Europe’s Sergio Garcia (top), Rory McIlroy (center) and Luke Donald celebrate winning the Ryder Cup.
MEDINAH, Ill.— Jose Maria Olazabal squeezed his eyes shut as they filled with tears, overwhelmed and overjoyed that the Ryder Cup still belongs to Europe.
His players wore the image of Seve Ballesteros on their sleeves and played their hearts out Sunday at Medinah, filling the scoreboard with European blue as they chipped away at a four-point deficit until completing a comeback even more remarkable than what the Americans did to them at Brookline in 1999.
This one was on the road, where Europe didn’t have the advantage of a flag-waving crowd carrying them along. All they had was a message from their captain to “play your socks off,” and the spirit of another Spaniard whose name didn’t need to be mentioned in the closing ceremony.
“Seve, Seve, Seve,” the crowd chanted when Olazabal bowed his head to compose himself.
“I’m pretty sure he’s very happy where he is today,” Olazabal said.
The Americans were simply stunned.
Three times they came to the 17th hole with a chance to win a match, only for Europe to deliver the key shots that win the Ryder Cup. Ian Poulter won the last two holes, and so did Justin Rose, a birdie-birdie finish to beat Phil Mickelson. Sergio Garcia won the last two holes with pars to beat Jim Furyk.
Even at the very end, this Ryder Cup could have gone either way until Martin Kaymer of Germany stepped forward to erase another bad memory. He stood over a 6-foot par putt that he needed to make to assure Europe would keep the trophy. If he missed, Tiger Woods was in the fairway behind him, ready to take the final point the Americans needed.
Kaymer poured it in to beat Stricker, and the celebration was on.
“What you did out there today was outstanding,” Olazabal said. “You believed, and you delivered. And I’m very proud that you have kept Europe’s hand on this Ryder Cup. All men die, but not all men live. And you made me feel alive again this week.”
He hugged all 12 players, saving the longest embrace for Westwood, the only European who played on the 1997 team with Ballesteros as the captain.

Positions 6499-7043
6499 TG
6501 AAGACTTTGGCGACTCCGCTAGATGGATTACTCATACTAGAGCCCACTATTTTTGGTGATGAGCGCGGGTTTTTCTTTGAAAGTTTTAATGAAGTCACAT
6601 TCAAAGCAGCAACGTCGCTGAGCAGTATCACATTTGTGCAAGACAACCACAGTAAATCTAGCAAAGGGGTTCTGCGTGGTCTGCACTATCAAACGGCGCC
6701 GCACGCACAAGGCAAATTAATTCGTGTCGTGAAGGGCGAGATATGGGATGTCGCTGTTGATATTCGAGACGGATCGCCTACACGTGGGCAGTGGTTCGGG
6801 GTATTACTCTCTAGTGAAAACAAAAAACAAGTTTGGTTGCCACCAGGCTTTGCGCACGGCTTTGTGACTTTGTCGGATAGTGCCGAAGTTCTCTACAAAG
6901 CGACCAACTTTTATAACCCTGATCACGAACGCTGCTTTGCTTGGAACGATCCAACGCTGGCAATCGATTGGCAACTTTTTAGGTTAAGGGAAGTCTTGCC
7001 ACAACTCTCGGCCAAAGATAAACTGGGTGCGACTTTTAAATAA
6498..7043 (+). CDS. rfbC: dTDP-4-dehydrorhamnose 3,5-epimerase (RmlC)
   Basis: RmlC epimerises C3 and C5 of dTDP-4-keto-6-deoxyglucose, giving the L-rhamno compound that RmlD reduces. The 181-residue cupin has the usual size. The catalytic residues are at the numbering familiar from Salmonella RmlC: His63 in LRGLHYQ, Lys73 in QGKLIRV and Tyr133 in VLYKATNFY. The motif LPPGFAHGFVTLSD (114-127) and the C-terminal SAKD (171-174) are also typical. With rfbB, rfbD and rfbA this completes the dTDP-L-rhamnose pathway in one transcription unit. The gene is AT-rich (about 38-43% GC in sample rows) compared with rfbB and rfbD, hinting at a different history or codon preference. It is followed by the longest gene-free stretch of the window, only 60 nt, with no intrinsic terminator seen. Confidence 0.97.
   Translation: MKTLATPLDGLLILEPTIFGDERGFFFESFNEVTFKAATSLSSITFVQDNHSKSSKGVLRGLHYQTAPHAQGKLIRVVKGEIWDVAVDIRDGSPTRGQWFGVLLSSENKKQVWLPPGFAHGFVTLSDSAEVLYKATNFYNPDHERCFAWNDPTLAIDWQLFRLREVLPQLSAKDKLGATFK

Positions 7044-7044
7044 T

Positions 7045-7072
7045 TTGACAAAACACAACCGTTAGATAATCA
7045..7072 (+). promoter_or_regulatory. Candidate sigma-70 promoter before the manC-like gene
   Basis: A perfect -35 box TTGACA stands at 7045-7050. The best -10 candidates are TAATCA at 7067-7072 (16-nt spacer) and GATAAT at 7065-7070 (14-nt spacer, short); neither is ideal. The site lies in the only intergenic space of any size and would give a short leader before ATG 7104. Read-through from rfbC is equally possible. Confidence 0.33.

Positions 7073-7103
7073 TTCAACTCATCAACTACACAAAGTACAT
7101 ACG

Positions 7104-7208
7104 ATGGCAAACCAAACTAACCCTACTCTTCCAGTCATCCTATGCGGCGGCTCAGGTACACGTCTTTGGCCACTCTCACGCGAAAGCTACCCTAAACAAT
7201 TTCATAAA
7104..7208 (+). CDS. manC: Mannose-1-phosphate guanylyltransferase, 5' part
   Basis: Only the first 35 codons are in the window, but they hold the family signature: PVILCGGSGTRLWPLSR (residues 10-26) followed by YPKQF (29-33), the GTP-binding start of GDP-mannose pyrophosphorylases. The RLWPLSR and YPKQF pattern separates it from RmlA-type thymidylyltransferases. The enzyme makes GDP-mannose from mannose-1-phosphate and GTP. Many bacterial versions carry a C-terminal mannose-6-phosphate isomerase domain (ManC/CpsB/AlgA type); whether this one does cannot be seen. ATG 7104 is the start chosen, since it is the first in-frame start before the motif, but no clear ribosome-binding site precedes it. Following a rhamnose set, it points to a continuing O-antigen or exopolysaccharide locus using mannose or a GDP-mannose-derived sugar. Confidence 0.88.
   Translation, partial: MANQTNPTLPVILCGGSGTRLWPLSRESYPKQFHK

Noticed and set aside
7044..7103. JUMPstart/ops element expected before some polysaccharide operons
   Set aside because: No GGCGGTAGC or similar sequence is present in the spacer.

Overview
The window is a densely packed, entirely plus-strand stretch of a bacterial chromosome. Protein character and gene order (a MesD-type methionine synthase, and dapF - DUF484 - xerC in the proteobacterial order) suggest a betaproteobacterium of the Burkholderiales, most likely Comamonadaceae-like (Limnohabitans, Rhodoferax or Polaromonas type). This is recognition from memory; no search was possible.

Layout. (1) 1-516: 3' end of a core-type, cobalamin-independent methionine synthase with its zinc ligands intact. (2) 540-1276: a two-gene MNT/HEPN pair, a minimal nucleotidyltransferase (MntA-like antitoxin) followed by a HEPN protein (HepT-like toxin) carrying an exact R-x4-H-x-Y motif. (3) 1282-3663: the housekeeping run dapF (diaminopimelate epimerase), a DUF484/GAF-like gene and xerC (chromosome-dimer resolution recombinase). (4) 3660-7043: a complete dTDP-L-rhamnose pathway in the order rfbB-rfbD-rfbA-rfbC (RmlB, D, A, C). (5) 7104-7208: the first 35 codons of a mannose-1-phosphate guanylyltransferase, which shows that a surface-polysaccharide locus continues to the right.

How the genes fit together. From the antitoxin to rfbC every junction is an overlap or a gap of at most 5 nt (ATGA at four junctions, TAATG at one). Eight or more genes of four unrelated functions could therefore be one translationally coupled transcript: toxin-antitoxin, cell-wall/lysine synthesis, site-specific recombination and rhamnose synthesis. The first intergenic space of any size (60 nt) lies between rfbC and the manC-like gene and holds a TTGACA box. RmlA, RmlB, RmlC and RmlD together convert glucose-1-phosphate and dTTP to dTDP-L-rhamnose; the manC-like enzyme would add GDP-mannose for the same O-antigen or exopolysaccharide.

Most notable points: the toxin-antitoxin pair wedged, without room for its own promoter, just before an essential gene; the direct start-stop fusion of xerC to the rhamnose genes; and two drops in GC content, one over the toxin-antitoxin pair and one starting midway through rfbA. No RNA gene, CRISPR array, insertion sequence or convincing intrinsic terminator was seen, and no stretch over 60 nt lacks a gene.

Woods missed a 3½-foot par putt on the 18th hole, and then conceded a par to Francesco Molinari of about that length to halve their match. That extra half-point made it a clear-cut win for Europe, 14½-13½. Woods and Stricker, the anchors in the lineup, didn’t win a single match at Medinah.
“This one is for all of Europe,” Olazabal said. “Seve will always be present with this team. He was a big factor for this event for the European side, and last night when we were having that meeting, I think the boys understood that believing was the most important thing. And I think they did.”
Ian Poulter was the first to embrace Olazabal, which was only fitting.
It was Poulter who gave Europe hope Saturday evening when he made five straight birdies to turn a loss into a win and swing momentum in Europe’s favor. Poulter was up to his fist-pumping, eye-bulging tricks again on the final day, winning the last two holes in his match against U.S. Open champion Webb Simpson.
And he had plenty of help. Europe’s top five players in the lineup all won, including Rory McIlroy, who was lucky to be playing.
McIlroy thought his match was at 12:25 p.m. — it was listed in Eastern time, not Central — and needed a police escort to get to the course with 10 minutes to spare. Then, he came up with key birdies to hand Keegan Bradley his first loss of the week.
The biggest match might have belonged to Rose. He was on the verge of losing to Mickelson when Rose holed a 12-foot par putt to halve the 16th, made a 35-foot birdie putt from the back of the 17th green to win the hole, and then closed out Mickelson with a 12-foot birdie on the last hole.
Six of the 12 matches went to the 18th hole on Sunday. The Americans won only one of them.